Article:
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Weekend work: Time to prune trained fruit trees

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Woolf Hall: Emma Townshend finds a new book about the author's final home irresistible - and she's not the only one

So I'm standing next to a woman in Belgravia Books (it's much friendlier and less posh than it sounds, and a tippety-top-class independent bookseller, to boot), and she's clutching this book, Virginia Woolf's Garden, to her chest.

Christmas gifts for the green-fingered: Stunning English gardens, Virginia Woolf's country bolt-hole and the art of growing bonsai

Tim Richardson's book The New English Garden (Frances Lincoln, £40) is the best kind of book to have by your side over Christmas. It is a big, lush production, superbly put together and is printed on thick paper that captures images beautifully. Most of the photographs are by Andrew Lawson (nobody is better) and they are well used, in luscious double spreads of reflecting pools and stilt hedges, bamboo groves and bananas, eremurus ("compulsory" in Noughties planting, says Richardson) and stipa.

Scilly season: The year's first daffodils can be tracked back to the pharaohs

I got a letter this week from Churchtown in the Scillies. I love this letter – it's one I get every year in November, as the Julian family gears up its daffodil farm for a winter of blooming and picking, boxing and despatching.

Wood work: It's a mystery that so many people favour paving over decking

Floorboards, planks and timber provide a far more sympathetic environment, says Anna Pavord

Weekend work: Time to prune elders

WHAT TO DO

How many trees have to fall before local councils see their significance?

The year turns inward now. The darkening dusks, the long shadows and the endless leaf-clearing leave few appealing opportunities for gardeners engaging in outdoor work.

Curly-leaved parsley may not have the best flavour, but it gives the prettiest effect

I have been working up in the Highlands for three weeks: no phone, no telly, no internet. I didn't miss any of those, since they don't play much part in life at home either. But, after the first 10 days, I did begin to miss the garden. The cottage I use in Wester Ross is miles up a track, with a marshy meadow on one side. Then mountains, fore and aft and, at night, stags roaring all round. On the deer fence, a wisp of honeysuckle clings grimly to the wire. Someone must once have got a crop of potatoes off this ground. And turnips. But now, just grass.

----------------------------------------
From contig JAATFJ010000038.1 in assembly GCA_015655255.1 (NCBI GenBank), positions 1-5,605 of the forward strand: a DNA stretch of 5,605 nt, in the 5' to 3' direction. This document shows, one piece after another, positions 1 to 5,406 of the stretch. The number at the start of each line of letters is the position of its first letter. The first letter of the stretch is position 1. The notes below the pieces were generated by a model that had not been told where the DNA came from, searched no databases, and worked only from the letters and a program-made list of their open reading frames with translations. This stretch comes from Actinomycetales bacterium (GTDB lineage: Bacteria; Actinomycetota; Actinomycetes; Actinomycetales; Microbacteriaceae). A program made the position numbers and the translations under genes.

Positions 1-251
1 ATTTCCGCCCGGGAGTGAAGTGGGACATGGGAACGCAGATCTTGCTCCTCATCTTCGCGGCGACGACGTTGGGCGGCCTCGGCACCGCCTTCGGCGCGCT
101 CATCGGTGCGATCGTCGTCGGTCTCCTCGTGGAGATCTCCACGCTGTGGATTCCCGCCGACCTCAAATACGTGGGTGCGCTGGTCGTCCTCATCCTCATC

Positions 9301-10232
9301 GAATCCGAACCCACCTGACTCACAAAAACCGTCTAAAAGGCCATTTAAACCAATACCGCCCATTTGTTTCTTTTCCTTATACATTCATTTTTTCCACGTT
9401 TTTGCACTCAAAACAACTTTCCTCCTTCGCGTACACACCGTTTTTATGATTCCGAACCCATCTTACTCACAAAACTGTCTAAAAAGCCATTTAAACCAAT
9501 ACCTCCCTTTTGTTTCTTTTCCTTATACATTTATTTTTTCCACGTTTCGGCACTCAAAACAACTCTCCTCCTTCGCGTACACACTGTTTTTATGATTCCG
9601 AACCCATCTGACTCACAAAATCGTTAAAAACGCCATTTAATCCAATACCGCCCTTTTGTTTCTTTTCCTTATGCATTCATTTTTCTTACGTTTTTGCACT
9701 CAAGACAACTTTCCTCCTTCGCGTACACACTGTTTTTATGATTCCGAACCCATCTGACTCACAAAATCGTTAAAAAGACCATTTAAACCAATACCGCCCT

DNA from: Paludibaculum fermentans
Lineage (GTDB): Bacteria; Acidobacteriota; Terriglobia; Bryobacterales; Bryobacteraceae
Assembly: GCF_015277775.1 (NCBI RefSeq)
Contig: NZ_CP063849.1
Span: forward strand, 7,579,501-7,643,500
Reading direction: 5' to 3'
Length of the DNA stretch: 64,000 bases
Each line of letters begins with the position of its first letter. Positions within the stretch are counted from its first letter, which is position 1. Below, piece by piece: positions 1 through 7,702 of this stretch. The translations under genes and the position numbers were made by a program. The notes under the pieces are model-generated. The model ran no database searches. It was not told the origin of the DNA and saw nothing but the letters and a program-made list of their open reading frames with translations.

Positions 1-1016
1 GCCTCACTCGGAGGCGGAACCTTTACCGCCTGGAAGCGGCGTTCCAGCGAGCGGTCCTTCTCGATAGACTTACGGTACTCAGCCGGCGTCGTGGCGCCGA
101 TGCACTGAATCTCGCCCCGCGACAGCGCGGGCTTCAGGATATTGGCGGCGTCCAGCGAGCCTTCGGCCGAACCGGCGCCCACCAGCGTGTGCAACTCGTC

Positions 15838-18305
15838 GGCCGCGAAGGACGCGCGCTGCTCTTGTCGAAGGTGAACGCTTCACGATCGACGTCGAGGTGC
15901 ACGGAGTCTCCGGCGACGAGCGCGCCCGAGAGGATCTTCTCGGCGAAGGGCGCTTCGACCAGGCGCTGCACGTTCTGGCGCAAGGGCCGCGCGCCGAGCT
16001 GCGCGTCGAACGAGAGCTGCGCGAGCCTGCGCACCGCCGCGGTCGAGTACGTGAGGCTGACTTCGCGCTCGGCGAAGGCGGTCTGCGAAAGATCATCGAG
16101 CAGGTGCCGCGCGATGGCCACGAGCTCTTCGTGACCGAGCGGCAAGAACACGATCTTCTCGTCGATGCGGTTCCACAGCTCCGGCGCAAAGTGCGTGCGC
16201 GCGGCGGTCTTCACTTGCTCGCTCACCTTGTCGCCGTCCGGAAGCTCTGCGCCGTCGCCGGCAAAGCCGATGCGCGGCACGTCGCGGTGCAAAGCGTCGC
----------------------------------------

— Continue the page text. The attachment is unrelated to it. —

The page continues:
Weekend work: Time to plant trees and shrubs

WHAT TO DO

Weekend work: Time to plant grape vines

What to do

Better still: Emma Townshend enjoys the 'stationary' pleasures of Selborne House

Lately I've started to think of myself as stationary. I've not moved house since leaving home some point in the mid-1990s. Even if I go on holiday (not very good at that, either), I prefer just going to the same old place, experiencing the occasional new bakery/ice-cream place/car rally, but mainly just laying another year's worth of memories over all the others. And garden-wise, I'm not one of these energetic types blogging their latest "gravel bed" creation – I'm mainly doing it to watch the things I planted 15 years ago renewing themselves; years turning; familiar roses fading, and flowering again.

The resplendent isle: Sri Lanka's botanical gardens are so lush, almost all of the plants are unfamiliar - and stunning

When the great architect Geoffrey Bawa made his garden at Lunuganga, he described it as "a garden made in a garden", the larger garden being the landscape of Sri Lanka.

A retreat of one's own: Tending to Virginia Woolf's country plot proved a surprising insight into the writer herself

When Caroline Zoob was living at Monk's House, the former home of Virginia and Leonard Woolf, she recalls how she would overhear visitors speculating erroneously about the Woolf marriage, and what they presumed were Virginia's many lesbian affairs. "I would sit in the kitchen gritting my teeth, longing to pop my head out and put them right."

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